Voyager Command Glitch Causes Unplanned Pause In Communications

Important safety tip: When you’re sending commands to the second-most-distant space probe ever launched, make really, really sure that what you send isn’t going to cause any problems.

According to NASA, that’s just what happened to Voyager 2 last week, when uplinked commands unexpectedly shifted the 46-year-old spacecraft’s orientation by just a couple of degrees. Of course, at a distance of nearly 20 billion kilometers, even fractions of a degree can make a huge difference, especially since the spacecraft’s high-gain antenna (HGA) is set up for very narrow beamwidths; 2.3° on the S-band channel, and a razor-thin 0.5° on the X-band side. That means that communications between the spacecraft and the Canberra Deep Space Communication Complex — the only station capable of talking to Voyager 2 now that it has dipped so far below the plane of the ecliptic — are on pause until the spacecraft is reoriented.

Luckily, NASA considered this as a possibility and built safety routines into Voyager‘s program that will hopefully get it back on track. The program uses the onboard star tracker to get a fix on the bright star Canopus, and from there figures out which way the spacecraft needs to move to get pointed back at Earth. The contingency program runs automatically several times a year, just in case something like this happens.

That’s the good news; the bad news is that the program won’t run again until October 15. While that’s really not that far away, mission controllers will no doubt find it an agonizingly long time to be incommunicado. And while NASA is outwardly confident that communications will be restored, there’s no way to be sure until we actually get to October and see what happens. Fingers crossed.

31 thoughts on “Voyager Command Glitch Causes Unplanned Pause In Communications

  1. I found the article interesting and I’m sure I’ll find the follow-on investigation as to what happened even more so. I just assumed all commands–even simple ones–sent to the real satellite first went through a simulator.

  2. “When you’re sending commands to the second-most-distant space probe ever launched, make really, really sure that what you send isn’t going to cause any problems.

    “According to NASA, that’s just what happened to Voyager 2 last week”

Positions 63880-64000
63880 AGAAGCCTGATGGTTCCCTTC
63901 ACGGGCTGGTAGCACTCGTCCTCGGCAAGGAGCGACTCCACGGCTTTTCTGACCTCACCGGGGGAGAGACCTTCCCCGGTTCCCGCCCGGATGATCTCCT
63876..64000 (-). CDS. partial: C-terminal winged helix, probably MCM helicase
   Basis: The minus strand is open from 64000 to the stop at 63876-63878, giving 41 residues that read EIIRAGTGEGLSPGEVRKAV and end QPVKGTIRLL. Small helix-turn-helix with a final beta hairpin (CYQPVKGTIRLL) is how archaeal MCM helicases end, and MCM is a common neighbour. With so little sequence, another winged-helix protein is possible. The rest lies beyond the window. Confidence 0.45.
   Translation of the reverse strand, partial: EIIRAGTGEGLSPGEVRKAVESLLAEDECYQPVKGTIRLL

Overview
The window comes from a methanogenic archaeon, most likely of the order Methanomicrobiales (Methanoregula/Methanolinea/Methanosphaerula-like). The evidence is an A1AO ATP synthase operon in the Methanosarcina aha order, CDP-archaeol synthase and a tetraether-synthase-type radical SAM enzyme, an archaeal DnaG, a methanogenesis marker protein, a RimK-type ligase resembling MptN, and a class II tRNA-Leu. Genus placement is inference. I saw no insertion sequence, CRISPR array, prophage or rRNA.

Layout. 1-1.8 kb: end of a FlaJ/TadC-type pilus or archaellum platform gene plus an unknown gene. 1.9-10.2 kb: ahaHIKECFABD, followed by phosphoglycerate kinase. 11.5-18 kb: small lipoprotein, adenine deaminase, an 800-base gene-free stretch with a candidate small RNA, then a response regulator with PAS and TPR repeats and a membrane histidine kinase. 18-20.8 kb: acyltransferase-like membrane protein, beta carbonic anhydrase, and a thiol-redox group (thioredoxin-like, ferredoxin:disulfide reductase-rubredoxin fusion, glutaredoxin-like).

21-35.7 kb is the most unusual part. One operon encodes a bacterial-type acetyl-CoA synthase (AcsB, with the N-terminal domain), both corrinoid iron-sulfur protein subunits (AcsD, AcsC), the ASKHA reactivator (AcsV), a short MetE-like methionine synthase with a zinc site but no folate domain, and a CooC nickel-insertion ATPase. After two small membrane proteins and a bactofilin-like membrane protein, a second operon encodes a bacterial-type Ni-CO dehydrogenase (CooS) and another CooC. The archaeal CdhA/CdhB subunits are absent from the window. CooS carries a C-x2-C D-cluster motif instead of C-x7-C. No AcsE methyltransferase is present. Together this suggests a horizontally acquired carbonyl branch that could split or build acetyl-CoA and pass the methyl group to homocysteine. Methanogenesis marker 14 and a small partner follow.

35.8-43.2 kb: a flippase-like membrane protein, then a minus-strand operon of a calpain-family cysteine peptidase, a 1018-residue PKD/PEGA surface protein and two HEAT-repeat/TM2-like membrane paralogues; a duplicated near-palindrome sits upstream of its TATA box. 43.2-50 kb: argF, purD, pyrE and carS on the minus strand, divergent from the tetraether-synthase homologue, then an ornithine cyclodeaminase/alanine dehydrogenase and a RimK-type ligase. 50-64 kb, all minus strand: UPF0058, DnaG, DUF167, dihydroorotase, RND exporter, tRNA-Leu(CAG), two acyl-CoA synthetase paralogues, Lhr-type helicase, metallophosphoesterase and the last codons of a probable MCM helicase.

I’d argue that’s the opposite of what happened. 😉

    (Yes, I know what you meant. Interesting story!)

  3. At least the Voyagers are better than the Pioneer probes in this situation, because the Pioneers were completely remote-controlled. Every single action the Pioneer performed had to be a command radioed up from Earth. A single missed transmission could cause disaster.

    This almost happened to Pioneer 10 while it was on its way to Jupiter. It was taking long almost-360-degree images of the background Zodiacal Light, but the Sun would have fried the phototube at one point of its rotation. So up the DSN went a steady stream of perfectly-time commands of “open shutter”, “transmit photo level to earth” (repeat)…, “close shutter”. From the book “The Depths of Space”,

    “One day a fishing trawler in the Atlantic Ocean accidentally snagged and broke a transatlantic cable, severing the connection between the Pioneer control center at Ames and a DSN station in South Africa…. Pioneer controllers first tried to reroute communications through a satellite, only to find that the satellite’s ground station was also out of commission thanks to the snagged cable. With literally minutes to spare, an alternate teletype line was secured through England, across Europe, and finally down to Johannesburg, and the IPP was closed down just before it would have been totally blinded.”

    That was a hack.

      1. X.25 wasn’t worldwide until the 90s; DATAPAC launched in 1974 and at the time was available in Canada only. The event described would have happened in 1972.

        1. “X.25 wasn’t worldwide until the 90s;”

          Are you sure. I have seen printouts of my father dating back to circa mid-80s.